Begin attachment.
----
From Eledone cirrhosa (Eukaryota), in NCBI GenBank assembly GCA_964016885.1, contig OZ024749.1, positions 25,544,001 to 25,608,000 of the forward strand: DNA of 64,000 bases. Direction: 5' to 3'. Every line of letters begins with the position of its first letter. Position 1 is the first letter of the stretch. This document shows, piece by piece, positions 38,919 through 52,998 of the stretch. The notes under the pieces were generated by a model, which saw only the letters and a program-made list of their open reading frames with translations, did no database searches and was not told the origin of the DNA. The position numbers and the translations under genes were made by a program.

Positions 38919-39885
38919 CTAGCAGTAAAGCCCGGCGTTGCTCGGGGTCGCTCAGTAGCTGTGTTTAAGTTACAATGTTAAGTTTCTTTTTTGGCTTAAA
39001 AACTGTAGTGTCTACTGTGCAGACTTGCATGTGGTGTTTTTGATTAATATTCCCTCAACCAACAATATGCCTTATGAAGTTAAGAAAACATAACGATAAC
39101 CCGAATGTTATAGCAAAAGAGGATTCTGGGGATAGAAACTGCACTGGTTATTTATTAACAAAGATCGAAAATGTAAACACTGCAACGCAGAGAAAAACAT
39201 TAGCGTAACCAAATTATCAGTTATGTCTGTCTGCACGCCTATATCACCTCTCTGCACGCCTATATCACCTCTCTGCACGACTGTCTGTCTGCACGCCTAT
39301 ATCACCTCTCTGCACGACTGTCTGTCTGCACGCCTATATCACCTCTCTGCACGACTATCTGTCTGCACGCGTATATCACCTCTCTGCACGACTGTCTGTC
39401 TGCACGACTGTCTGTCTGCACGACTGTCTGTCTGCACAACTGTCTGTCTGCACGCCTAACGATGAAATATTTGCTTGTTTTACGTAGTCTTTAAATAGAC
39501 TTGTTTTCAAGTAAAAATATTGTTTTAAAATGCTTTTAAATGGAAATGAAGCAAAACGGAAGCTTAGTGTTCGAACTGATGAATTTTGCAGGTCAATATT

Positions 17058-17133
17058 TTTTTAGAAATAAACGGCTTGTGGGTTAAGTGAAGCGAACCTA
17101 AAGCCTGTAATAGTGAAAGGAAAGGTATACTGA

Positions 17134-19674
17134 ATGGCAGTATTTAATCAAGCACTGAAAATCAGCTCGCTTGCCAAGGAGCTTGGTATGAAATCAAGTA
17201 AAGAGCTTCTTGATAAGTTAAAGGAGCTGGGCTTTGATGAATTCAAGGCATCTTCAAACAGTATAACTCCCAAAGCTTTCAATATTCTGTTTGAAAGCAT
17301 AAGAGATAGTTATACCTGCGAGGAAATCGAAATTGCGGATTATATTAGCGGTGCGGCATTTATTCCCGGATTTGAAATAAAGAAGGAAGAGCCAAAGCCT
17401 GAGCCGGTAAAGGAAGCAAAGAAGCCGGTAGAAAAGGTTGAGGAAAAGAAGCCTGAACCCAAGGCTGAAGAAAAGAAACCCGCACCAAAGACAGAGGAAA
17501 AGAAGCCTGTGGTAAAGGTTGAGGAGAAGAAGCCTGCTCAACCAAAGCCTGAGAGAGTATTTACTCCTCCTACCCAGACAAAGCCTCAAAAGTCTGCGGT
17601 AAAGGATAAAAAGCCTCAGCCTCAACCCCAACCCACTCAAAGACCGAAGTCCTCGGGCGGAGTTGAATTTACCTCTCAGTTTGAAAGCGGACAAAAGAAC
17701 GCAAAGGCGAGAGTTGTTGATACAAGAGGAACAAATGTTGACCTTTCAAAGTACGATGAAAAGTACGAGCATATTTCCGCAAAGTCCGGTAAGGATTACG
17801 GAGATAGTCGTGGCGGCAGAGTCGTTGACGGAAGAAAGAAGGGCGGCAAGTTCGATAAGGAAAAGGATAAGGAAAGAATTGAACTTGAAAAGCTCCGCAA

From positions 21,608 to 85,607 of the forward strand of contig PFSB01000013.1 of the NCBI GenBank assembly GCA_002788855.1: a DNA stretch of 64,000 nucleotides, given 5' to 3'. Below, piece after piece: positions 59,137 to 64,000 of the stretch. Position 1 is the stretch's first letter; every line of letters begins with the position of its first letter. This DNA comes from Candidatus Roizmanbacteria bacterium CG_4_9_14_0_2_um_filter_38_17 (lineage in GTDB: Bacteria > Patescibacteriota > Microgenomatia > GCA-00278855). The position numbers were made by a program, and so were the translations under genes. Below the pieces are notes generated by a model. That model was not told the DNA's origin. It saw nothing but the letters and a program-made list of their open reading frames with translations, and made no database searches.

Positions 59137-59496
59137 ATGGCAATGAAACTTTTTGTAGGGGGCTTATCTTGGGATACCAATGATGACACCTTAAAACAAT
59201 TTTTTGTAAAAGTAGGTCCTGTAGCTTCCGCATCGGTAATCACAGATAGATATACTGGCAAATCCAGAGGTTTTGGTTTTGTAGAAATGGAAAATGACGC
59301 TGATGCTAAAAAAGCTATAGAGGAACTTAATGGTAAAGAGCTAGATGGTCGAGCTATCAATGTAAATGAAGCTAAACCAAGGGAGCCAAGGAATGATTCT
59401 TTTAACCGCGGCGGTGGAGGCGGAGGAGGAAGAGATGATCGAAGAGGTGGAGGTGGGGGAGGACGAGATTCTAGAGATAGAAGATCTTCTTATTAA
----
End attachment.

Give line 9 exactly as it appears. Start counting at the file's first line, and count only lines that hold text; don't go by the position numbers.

39501 TTGTTTTCAAGTAAAAATATTGTTTTAAAATGCTTTTAAATGGAAATGAAGCAAAACGGAAGCTTAGTGTTCGAACTGATGAATTTTGCAGGTCAATATT